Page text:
73. I know exactly what you mean! Is there anything you’d like to plug before we wrap this up?
74. And let’s not forget about your book about living on an island with a population of seven.
Yes! I’m going to be self-publishing that this year. I don’t have a title yet exactly.
75. Well, I definitely look forward to that. And that brings us to the last question: how do you see travel writing and travel sites evolving into the future as we go on? Will people move on to reading everything on the Kindle? Will everything become mobile and people stop reading websites on their computers? Feel free to speculate.
I’m not sure. I think there’s always the need—and this is becoming more and more apparent, like you said—for people who can tell a good story. There are two different things. The straight information, and there’s a lot of apps for that, and those are great. And I think the stronger those get, like Yelp, the more streamlined those get, the less of a need there is for that in blogs, but there’s always a need for that human story. So I think that’s what’s always going to be there, and that’s going to be more apparent. The human behind it, the person’s experience being shared, the memoir behind the travel is going to become more important.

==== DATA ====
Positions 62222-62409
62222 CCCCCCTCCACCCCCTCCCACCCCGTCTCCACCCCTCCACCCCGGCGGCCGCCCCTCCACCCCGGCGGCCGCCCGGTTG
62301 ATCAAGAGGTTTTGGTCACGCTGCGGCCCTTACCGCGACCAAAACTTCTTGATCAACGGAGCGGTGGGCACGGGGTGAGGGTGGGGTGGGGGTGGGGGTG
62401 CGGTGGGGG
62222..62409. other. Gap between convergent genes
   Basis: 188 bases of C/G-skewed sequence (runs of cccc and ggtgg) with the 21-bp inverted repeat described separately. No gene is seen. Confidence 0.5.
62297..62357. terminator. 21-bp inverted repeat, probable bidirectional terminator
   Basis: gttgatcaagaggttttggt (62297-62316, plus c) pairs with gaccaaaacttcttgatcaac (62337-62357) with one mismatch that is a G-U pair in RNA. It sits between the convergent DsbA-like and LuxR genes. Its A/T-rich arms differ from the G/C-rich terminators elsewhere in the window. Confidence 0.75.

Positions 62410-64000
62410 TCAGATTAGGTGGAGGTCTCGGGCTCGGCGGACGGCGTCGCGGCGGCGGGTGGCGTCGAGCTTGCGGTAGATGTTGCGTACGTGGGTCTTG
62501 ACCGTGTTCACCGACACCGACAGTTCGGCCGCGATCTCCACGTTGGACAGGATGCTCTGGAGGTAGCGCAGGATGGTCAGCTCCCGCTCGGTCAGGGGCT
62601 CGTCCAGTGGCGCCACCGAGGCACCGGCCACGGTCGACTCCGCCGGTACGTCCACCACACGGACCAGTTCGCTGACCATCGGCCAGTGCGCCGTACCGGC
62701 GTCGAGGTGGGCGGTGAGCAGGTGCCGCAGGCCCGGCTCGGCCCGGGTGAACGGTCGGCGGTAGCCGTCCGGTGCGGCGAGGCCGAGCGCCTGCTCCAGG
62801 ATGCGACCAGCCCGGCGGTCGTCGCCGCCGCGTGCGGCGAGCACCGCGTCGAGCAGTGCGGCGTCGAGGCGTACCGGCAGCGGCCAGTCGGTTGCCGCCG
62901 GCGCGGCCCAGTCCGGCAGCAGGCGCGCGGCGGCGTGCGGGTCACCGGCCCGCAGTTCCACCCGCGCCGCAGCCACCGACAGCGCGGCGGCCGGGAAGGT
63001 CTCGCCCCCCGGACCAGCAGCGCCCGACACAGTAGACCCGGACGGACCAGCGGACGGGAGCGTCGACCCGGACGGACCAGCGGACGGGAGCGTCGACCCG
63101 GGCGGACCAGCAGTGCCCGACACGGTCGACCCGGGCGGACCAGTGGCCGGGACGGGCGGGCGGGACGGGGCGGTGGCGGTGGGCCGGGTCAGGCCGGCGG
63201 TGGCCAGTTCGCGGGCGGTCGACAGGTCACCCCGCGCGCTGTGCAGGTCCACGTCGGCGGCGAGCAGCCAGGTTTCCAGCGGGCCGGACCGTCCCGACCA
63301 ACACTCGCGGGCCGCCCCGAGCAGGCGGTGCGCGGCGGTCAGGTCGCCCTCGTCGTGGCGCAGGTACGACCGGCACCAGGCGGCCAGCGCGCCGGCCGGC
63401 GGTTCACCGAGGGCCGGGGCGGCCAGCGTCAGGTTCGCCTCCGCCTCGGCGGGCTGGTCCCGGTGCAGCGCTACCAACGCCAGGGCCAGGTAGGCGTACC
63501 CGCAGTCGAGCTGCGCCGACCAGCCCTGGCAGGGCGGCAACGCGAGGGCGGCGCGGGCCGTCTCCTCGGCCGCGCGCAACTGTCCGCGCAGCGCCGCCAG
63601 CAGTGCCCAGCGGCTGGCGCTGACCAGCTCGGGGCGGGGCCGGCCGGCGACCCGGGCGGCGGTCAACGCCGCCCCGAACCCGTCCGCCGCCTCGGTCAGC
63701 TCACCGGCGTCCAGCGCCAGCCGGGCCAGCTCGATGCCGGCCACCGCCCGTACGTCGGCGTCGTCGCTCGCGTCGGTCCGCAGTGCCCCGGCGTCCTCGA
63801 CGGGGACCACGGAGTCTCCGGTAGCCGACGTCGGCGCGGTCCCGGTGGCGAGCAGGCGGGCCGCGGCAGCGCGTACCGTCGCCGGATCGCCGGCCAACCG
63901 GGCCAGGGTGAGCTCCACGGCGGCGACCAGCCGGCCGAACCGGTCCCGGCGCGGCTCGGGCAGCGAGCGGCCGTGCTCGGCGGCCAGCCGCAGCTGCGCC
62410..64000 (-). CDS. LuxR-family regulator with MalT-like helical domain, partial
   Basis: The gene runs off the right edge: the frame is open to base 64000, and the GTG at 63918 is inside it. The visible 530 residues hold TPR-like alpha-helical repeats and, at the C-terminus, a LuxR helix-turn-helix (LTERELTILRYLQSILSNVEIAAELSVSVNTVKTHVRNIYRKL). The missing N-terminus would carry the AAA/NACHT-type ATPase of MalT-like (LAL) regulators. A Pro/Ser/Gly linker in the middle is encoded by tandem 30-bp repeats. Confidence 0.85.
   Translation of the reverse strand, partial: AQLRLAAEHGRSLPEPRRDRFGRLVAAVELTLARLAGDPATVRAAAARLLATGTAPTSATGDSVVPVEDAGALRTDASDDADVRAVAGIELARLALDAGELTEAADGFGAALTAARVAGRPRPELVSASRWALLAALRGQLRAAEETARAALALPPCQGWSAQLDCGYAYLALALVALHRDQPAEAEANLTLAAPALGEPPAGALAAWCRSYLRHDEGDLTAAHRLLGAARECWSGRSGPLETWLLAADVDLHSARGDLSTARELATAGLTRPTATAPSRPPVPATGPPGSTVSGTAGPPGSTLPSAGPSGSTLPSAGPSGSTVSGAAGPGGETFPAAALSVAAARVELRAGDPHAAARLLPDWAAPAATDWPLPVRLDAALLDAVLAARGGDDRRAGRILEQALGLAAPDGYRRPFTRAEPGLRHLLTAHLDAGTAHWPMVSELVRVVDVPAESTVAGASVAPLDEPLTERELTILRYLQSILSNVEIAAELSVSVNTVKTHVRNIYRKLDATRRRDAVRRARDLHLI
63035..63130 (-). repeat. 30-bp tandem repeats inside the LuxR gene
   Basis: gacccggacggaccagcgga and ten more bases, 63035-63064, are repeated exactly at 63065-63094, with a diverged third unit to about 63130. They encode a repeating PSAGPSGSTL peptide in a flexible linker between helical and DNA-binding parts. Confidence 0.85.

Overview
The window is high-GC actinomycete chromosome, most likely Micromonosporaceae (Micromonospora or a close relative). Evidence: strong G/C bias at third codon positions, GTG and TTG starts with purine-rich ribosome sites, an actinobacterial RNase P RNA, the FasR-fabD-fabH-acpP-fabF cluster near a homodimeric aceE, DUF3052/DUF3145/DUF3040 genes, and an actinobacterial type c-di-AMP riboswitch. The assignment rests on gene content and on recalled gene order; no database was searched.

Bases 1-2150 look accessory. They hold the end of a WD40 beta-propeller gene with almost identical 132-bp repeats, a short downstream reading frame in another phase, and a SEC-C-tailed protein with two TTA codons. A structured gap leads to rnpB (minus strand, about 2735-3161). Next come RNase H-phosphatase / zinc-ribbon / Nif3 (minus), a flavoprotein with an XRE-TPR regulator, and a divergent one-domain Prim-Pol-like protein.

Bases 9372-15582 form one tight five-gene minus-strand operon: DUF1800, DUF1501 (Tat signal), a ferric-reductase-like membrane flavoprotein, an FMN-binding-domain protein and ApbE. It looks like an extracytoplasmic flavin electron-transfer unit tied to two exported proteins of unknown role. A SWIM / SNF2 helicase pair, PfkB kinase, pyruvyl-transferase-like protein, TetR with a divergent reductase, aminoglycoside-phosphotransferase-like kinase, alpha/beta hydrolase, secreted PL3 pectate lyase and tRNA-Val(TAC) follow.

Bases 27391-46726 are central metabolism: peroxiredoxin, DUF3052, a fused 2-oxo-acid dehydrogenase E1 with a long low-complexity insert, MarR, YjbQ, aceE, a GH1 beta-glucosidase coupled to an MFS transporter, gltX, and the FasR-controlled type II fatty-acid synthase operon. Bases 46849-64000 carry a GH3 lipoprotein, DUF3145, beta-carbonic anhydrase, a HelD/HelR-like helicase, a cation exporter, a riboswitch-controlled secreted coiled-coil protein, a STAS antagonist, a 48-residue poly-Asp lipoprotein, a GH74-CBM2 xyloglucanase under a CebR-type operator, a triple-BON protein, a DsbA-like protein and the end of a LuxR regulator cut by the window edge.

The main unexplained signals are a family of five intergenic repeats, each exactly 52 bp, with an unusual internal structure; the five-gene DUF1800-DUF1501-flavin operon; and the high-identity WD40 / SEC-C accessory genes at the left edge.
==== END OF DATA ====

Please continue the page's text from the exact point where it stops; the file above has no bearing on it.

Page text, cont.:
76. I completely agree. Wow, thank you much, Tui, for agreeing to do an interview today! I had so much fun.
Oh, I’m grinnin’ ear to ear. Yeah, I had a blast! That was a lot fun! I doodled and I took notes, so yeah! I think I have a lot to blog about from here. Was a blast!
77. Excellent! Thank you so much, Tui!
— — — — — — —
And that’s the interview. If you’re interested in Tui’s work, feel free to checkout her blog at MentalMosaic.com.
If you’re a writer who is interested in getting more attention to your work, checkout @storydam on Twitter, which is a weekly Twitter chat for writers each Thursday evening from 8-9PM US Central Time. And if you’re not sure how to participate in a Twitter chat, see Tui’s post: Top Tips for Chatting on Twitter
More interviews to come!